WEARE — As a result of recent lawsuits against the town, police officers will soon be wearing body cameras while out on patrol.
“Yes, of course it’s because of recent lawsuits settled,” Weare Police Chief John D. Velleca said Thursday.
“It’s no secret there has been a problem in the department and this will give us a chance to identify problems with officers in the field and correct them through discipline or training. It’s an early intervention in regard to that,” Velleca said.
Two cases settled this month include a $57,500 lawsuit brought by Carla Gericke, president of the Free State Project, who was arrested in March 2010 for videotaping officers during a traffic stop, and a $300,000 settlement for the August 2013 killing of Alex Cora deJesus of Manchester during an undercover drug deal gone bad.
Velleca said the cameras won’t be used in the field for about another month, after officers complete their training and review the policy.
So far, none of the police officers have expressed concern over using the cameras, according to the chief.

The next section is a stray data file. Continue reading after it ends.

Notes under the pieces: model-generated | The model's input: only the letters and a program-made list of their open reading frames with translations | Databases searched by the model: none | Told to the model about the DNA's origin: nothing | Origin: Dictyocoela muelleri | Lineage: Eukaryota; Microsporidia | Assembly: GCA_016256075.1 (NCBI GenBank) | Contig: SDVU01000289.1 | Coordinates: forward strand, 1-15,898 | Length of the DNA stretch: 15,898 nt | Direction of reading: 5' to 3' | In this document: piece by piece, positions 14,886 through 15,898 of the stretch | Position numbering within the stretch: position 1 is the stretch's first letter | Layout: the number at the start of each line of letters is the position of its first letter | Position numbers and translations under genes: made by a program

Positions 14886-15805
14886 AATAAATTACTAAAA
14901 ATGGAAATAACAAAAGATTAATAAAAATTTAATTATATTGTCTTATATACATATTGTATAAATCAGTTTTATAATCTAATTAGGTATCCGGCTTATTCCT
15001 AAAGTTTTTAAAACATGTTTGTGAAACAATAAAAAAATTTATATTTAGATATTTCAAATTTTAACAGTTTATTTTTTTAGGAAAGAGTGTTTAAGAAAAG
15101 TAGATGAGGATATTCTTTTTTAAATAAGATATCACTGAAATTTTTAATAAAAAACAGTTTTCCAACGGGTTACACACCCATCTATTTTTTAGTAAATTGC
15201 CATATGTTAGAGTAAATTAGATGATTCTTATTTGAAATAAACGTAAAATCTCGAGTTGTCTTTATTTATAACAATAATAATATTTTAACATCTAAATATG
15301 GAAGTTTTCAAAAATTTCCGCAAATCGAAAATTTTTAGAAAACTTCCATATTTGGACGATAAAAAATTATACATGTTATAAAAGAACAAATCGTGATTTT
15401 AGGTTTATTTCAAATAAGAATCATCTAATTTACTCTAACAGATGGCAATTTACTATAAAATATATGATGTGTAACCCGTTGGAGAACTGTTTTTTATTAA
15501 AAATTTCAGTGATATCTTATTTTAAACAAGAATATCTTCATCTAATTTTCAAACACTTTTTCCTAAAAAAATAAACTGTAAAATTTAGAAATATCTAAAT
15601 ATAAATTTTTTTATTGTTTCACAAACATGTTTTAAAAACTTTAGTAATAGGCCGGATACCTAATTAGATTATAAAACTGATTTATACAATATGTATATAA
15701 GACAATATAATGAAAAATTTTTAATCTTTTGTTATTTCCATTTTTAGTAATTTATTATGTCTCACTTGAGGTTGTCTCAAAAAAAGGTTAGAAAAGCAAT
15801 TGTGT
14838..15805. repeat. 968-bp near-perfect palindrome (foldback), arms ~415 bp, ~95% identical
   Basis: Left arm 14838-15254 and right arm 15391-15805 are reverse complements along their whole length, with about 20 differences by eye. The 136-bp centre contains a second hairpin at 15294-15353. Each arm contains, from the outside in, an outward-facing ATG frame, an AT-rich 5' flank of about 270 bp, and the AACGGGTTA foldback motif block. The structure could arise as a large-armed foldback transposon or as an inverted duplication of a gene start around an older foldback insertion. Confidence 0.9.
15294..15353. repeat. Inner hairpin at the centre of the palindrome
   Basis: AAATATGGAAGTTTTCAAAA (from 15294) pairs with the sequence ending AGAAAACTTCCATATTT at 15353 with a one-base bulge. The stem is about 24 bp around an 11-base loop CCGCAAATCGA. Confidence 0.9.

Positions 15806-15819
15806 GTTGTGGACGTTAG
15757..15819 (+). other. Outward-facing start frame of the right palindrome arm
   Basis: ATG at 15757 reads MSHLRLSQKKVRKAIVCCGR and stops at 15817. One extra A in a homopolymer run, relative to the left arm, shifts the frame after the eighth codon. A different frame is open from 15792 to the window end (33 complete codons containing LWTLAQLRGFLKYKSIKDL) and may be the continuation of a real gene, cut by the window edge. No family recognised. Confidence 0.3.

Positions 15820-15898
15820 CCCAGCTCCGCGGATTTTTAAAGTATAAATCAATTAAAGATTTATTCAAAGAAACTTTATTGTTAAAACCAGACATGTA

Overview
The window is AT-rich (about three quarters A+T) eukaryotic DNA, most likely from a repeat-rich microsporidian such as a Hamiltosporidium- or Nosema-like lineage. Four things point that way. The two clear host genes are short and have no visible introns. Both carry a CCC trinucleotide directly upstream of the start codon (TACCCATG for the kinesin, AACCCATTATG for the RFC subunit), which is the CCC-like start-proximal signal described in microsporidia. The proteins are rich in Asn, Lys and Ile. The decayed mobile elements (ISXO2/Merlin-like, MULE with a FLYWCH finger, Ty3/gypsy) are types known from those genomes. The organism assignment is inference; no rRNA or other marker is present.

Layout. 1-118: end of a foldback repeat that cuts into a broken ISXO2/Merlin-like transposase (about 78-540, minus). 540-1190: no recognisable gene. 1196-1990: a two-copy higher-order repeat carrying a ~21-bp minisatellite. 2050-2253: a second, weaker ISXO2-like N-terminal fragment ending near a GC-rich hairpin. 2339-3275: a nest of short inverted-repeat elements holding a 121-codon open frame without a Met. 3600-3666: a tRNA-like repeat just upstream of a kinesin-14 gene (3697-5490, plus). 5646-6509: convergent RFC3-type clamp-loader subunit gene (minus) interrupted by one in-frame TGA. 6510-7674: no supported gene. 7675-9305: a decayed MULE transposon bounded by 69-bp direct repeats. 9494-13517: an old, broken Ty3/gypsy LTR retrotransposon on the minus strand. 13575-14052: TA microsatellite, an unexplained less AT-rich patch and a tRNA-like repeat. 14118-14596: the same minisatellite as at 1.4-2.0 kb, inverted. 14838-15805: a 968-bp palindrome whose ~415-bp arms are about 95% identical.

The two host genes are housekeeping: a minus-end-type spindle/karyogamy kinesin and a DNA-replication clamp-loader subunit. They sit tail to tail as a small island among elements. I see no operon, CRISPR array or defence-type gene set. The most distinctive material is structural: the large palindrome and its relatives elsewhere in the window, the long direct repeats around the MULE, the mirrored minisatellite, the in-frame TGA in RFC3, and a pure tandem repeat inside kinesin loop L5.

The small waterproof and rugged cameras are made by the Taser Company exclusively for law enforcement and are the Axon model. They come equipped with audio and can’t be manipulated. The video cannot be downloaded by the individual officers. The video will be reviewed periodically and will be incorporated in the officer’s daily reports.
Some video could help prosecute cases, Velleca said.
“It seems to have evidence value. We would treat video as any other piece of evidence at that point,” the chief said.
The camera will be worn on the officer’s chest. Officers will inform citizens they are being recorded, Velleca said.
“The Weare Police Department is a transparent agency that strives to maintain the highest level of accountability to the community we serve. Equipping our officers with body-worn cameras will enhance our level of accountability,” the chief said.